After the end credits rolled on last night’s episode of AMC’s Mad Men, viewers were given a sneak peek of an upcoming reality competition show called The Pitch based in the world of advertising. The program took us behind the scenes to see the creative process of what ad agencies go through to come up with a successful ad idea and land a big account. It kind of reminds me of Mad Men, but more specifically, it takes me back to those morning production meetings where producers try to sell, sell, sell their ideas and carve out a bit of air time to get their segment idea on an upcoming show.
It does not matter where the idea or story is being pitched–advertising or a television show–pitching is an art form. It can make or break your chances of landing the big client or securing a booking.
Publicists and personalities are constantly trying to pitch segment ideas to producers in hopes of being booked on a show. And if you are lucky enough to get a producer on the phone, you only have a few minutes to make your idea stand out. If a producer likes your pitch enough to take it to the next level, then she has to pitch the idea to her senior producers or executive producers in hopes of getting a time slot in the show. In both cases, since it is television, the goal is to present an idea in the most interesting, creative, and visually appealing way.
When you are preparing to pitch an idea, remember that you are competing with hundreds of other possible candidates to appear on a program and producers are busy. Time is of the essence. Keep it concise and clarity is key.
Here are three tips for Successfully pitching your story idea:
KNOW YOUR SHOW AND AUDIENCE
It’s a good idea to know the show’s programming history and format. One of my pet peeves was listening to a pitch that was clearly the wrong fit for the broadcast. I would actually ask the representative, “Do you watch our show?” A national morning show begins with a hard news hour and then transitions into a lighter news/entertainment hour. Most of the time shows will feature topics that are time-sensitive and relevant to events of the moment. Staying on top of current events is helpful. The “evergreen” topics are not time-sensitive, so their air date is flexible and can and will be bumped out of the lineup if a timelier story comes along. You really do not want to be an “evergreen” segment because there is a good chance the segment will not get on air. Morning shows have a large female audience, so try to think about why your story might be interesting to her and pitch it with that in mind.
FOCUS YOUR IDEA AND BE PREPARED
Mail or email your idea pitch to the producer and then follow-up with a phone call. Your email subject line should an attention grabbing headline. This is a good time to use your witty Twitter skills and create a headline in 140 characters.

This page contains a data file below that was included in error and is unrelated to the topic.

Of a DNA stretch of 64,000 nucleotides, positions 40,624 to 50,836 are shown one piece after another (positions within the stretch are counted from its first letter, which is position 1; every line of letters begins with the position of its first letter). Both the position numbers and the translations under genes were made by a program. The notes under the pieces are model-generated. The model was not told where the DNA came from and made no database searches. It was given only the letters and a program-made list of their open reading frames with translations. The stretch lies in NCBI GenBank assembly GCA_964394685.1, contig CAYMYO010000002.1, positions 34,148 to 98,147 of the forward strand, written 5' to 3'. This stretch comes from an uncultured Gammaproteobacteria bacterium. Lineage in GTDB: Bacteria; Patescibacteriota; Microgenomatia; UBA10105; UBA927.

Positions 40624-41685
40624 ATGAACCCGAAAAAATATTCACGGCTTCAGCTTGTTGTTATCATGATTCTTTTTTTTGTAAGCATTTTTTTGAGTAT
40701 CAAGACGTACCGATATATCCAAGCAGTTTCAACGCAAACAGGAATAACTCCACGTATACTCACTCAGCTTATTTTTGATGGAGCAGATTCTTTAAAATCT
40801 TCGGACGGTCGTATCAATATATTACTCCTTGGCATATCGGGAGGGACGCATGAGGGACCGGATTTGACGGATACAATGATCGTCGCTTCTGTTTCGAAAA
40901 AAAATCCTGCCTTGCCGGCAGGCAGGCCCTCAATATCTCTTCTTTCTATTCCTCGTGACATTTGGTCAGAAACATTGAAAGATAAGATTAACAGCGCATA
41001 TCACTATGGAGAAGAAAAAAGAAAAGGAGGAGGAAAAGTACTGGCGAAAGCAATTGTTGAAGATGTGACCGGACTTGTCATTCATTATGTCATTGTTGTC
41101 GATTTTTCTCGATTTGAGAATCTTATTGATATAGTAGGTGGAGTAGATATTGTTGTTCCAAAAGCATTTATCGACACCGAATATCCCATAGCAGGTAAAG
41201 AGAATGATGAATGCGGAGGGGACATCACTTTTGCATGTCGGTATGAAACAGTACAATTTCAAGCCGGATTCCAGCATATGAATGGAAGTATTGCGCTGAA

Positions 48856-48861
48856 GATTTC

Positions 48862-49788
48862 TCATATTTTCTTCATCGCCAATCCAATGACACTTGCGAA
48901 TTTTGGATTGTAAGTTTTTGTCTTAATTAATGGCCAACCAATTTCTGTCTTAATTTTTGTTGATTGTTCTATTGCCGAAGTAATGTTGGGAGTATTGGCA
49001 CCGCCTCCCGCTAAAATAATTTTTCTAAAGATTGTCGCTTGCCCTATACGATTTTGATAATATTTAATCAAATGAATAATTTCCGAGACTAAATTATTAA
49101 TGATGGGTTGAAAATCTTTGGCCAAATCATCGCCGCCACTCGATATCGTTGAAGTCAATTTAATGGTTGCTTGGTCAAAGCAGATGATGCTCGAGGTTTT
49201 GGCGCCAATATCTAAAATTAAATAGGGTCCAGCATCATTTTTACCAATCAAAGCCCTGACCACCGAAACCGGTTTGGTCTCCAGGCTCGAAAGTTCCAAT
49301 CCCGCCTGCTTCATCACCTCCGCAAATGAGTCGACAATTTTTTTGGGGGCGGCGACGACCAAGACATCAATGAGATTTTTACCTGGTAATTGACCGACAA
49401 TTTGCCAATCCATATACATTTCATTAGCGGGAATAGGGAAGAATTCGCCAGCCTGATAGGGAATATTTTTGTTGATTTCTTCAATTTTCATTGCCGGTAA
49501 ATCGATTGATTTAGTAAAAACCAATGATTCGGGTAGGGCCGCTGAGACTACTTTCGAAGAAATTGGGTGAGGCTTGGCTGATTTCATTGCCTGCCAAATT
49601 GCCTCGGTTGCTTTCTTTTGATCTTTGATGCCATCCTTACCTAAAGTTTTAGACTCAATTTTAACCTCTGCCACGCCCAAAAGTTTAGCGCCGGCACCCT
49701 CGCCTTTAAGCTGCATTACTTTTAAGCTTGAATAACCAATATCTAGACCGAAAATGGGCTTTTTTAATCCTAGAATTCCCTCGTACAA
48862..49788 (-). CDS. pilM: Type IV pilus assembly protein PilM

Start your pitch with an introduction that is an overview of the segment. A segment has a beginning, middle, and end. Your intent is to grab the attention of the producer in the same way you want to grab a viewer’s attention. If there is a current study, survey, or video or audio tape that is related to the story, it is best to present it at the top of the pitch. I like to cover at least three main points in a pitch, and I always start with the strongest piece of information first. If your story has a guest, make sure the guest is ready to do the show and is accessible to the producer. Before you talk to the producer, try and think of every angle or question he or she might ask about your story (who, what, where, when, and has this story been featured on any other show–in other words, is this an exclusive?)
PROVIDE VIEWERS WITH NEWS THEY CAN USE
Since information is available 24/7 on so many different platforms, people are inundated with information. However, if you can provide a nugget of information that hasn’t been seen or heard anywhere else, that will be a big plus in your pitch. Viewers rarely sit down to watch a show; instead they listen to TV as they are multi-tasking. So you want them to hear something in the interview that will make them say, “Oh, I didn’t know that” and maybe sit down and watch the story. And isn’t that what you want in the end–for people to watch your story? To read more about pitching to the morning shows, click here.
TV/Social Media Producer Debbie Mitchell is an Emmy nominated producer who is a member of the Producers Guild of America (PGA). She is currently a member of the James Beard Broadcast and New Media Awards Committee. If you are interested in “Book Case TV” or are a brand interested in Social TV, blogger outreach campaigns, or a blogger or personality interested in television placement, follow Debbie Mitchell @SocialTVDeb and/or email SocialTVDeb@gmail.com.
- Celebrity TV Tales | Why We Need Internships | Choosing A TV Expert - […] Related Post: The Art Of The Pitch […]
- Ready4Air (Brands and Bloggers) | Creating Your Brand's Storyline: A Few Tips From TV And Movie Pros - […] Authenticity is key. Unlike the popular perception, most reality TV show producers do not encourage fake story lines. According to…